RAGBRAI 2012: Victory in Clinton and a look back at the challenge
- 28 July, 2012
Clinton, Ia. – By 9:30 a.m., throngs of road-tested RAGBRAI riders victoriously dipped their tires in the water of the Mississippi River. They held bikes over their heads as a sign of triumph.
With the ride over, there’s also a sense that life can return to some normalcy.
“I’m going to go eat real food,” rider Brandi Skinner, 33, said when asked what she’ll do after the ride. Skinner, an Ankeny resident and her teammate Amy Hansen, 33, arrived in Clinton to dip their tires around 11 a.m.
It’s all cheers, pictures and congratulations in Clinton. But talk to riders, and they’ll tell you that there were points where victory seemed far away.
For Skinner, the challenge came on the famed Lehigh hill. The key to staying positive in the face of the ride’s challenges, she said, is just pulling over and recharging every once in awhile.
Third-time rider Nick Gordon, 11, said the test came on Tuesday, the day of the century loop between Dayton and Lehigh that pushed the day’s ride over 100 miles.
“It was windy, hot and we rode hard,” he said.
Gordon rode on, however, to complete every mile of the ride. He dipped his tires in the river around 11.
Extreme heat. It’s the weather factor encountered earlier in the week that riders unanimously pointed to when asked about challenges they faced on this year’s ride.
First-time rider Rick McGrath, 46, from Abilene, Texas, came to the ride with with little training, he said. However, he counted on finding more pleasant temperatures in Iowa than he was used to in Texas.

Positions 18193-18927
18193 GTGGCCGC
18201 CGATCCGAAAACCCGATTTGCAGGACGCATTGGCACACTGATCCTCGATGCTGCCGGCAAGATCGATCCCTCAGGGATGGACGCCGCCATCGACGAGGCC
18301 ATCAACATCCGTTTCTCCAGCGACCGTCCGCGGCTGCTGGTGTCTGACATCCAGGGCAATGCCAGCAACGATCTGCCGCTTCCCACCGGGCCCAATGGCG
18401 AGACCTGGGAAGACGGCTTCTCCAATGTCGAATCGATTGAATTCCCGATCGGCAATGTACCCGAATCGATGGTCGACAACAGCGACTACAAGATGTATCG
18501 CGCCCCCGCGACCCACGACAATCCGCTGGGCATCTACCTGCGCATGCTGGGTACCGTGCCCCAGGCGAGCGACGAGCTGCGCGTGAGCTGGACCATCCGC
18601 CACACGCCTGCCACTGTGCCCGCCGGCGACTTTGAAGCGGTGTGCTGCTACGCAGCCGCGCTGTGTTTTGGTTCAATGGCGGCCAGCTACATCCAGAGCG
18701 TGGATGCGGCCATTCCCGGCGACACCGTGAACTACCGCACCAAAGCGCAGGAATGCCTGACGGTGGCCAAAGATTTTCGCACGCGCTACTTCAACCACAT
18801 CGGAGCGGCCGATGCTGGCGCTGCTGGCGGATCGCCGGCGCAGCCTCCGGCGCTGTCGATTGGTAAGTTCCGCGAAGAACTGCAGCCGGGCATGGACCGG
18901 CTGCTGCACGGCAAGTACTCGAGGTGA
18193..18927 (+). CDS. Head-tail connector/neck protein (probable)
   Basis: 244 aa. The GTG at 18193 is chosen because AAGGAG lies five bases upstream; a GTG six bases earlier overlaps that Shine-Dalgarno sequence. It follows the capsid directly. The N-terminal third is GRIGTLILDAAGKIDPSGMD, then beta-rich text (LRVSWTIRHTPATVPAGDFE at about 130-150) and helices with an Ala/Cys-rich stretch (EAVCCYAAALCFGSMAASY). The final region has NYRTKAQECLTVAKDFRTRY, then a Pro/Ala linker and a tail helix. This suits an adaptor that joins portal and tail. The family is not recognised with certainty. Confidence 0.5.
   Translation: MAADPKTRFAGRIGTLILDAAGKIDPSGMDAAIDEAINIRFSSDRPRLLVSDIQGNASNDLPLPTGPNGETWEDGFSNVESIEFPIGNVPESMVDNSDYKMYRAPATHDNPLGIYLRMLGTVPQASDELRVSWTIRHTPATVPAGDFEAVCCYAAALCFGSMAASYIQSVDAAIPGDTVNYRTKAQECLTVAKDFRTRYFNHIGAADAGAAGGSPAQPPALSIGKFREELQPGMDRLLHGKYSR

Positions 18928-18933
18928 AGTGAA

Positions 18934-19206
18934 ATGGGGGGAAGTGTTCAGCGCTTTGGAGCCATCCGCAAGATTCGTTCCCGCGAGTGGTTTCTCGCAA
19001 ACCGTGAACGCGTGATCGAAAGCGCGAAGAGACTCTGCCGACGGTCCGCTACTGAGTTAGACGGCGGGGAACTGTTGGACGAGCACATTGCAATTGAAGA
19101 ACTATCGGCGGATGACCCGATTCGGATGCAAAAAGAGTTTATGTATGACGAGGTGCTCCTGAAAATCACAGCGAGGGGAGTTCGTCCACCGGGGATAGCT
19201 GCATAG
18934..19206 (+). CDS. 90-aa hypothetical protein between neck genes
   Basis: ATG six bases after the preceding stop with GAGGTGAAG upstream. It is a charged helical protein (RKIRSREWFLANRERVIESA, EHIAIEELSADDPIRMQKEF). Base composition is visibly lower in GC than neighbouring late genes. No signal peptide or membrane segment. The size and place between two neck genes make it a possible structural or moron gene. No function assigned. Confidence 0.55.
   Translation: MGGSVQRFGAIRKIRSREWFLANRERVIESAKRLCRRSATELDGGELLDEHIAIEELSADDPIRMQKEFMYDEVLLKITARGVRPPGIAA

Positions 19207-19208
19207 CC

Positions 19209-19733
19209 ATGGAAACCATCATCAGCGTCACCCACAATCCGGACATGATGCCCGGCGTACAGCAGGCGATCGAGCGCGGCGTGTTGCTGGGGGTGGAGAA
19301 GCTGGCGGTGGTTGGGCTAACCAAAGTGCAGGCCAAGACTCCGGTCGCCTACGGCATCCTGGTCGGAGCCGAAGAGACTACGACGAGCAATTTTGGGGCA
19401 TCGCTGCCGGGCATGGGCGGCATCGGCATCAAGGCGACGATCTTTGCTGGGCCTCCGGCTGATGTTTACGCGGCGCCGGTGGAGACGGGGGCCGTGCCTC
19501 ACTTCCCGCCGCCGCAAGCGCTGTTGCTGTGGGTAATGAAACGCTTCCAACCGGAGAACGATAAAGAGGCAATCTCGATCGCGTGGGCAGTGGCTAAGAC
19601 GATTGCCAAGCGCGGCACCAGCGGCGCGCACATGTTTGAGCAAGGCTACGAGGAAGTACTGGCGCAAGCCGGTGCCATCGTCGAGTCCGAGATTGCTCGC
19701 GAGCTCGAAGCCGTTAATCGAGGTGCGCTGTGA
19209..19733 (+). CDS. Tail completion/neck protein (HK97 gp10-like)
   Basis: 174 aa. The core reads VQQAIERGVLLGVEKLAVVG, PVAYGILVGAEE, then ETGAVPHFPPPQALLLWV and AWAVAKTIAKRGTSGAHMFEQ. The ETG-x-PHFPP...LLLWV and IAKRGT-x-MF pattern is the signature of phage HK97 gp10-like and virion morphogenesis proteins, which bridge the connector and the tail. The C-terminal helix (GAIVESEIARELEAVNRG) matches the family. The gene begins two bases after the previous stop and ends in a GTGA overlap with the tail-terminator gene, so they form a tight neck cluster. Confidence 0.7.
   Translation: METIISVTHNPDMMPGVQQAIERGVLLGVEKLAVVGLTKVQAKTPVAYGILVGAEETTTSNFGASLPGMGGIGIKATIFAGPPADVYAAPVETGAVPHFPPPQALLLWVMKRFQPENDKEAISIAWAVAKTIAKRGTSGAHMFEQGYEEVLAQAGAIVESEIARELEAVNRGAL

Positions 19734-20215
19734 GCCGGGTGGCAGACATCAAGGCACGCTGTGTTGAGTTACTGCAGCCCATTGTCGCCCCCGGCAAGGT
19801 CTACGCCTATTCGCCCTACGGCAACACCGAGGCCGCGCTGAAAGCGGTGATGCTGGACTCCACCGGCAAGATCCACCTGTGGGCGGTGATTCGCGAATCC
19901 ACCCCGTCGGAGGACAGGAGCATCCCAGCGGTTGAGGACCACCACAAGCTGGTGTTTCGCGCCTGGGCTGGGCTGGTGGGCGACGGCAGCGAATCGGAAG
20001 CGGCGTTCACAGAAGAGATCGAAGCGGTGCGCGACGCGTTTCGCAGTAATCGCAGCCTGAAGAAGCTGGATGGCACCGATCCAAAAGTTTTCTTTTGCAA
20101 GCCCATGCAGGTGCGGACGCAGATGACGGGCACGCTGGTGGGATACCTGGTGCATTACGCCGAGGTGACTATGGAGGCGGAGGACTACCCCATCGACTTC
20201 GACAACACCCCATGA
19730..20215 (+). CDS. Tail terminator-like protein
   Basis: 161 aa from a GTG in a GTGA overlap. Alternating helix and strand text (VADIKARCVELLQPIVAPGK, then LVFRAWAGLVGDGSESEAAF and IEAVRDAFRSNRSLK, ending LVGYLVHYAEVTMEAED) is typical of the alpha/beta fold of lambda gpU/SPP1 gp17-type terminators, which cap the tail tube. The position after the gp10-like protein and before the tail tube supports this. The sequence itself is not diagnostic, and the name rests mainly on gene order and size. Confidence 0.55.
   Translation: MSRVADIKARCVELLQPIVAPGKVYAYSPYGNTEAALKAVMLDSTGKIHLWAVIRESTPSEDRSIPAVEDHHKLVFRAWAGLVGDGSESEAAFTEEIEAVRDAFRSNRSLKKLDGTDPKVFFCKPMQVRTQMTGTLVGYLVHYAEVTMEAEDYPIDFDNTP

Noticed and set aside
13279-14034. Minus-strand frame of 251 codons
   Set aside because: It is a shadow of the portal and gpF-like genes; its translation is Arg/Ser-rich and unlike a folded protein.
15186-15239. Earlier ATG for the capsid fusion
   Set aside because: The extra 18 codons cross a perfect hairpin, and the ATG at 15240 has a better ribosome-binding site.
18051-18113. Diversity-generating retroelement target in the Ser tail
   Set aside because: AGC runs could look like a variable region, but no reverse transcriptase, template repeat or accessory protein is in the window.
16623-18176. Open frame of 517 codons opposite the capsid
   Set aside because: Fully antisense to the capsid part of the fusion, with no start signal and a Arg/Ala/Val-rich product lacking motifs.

It was a mercy he did not receive.
Standing next to the river after dipping his tires, McGrath said he reached a psychological breaking point on Monday. Coming in to Lake View, all he wanted to do was get to camp, he said.
“I thought it’d be maybe a half mile,” he aid. “It was three miles. And in that last three miles, I thought I was going to meet my maker.”
McGrath skipped out on Tuesday and Thursday’s rides, but says his RAGBRAI experience may not be over. Next year, he’ll check the weather, he said.
If the high temperatures can be avoided for RAGBRAI 2013, he’ll hopefully be back with friends.
“It feels great, I love it,” he said. “Y’all in Iowa, you guys here are wonderful.”
There’s no exact way to pinpoint when the first rider finished. Clinton resident and volunteer Vivi Smith, 65, said she saw her first rider sometime between 7 and 8 a.m.
It was a man, she said, and most likely one of RAGBRAI’s early risers. He had ridden past Anamosa yesterday, Smith said, and woke up early to beat crowds into Clinton.
But as they say, “It’s a ride, not a race.” And in Clinton, everybody who rides gets a taste of accomplishment.
“It’s rewarding,” said Amy Hansen, Skinner’s teammate who rode the full ride. “It’s very exhilarating. It’s an awesome feeling knowing you accomplished something so big.”
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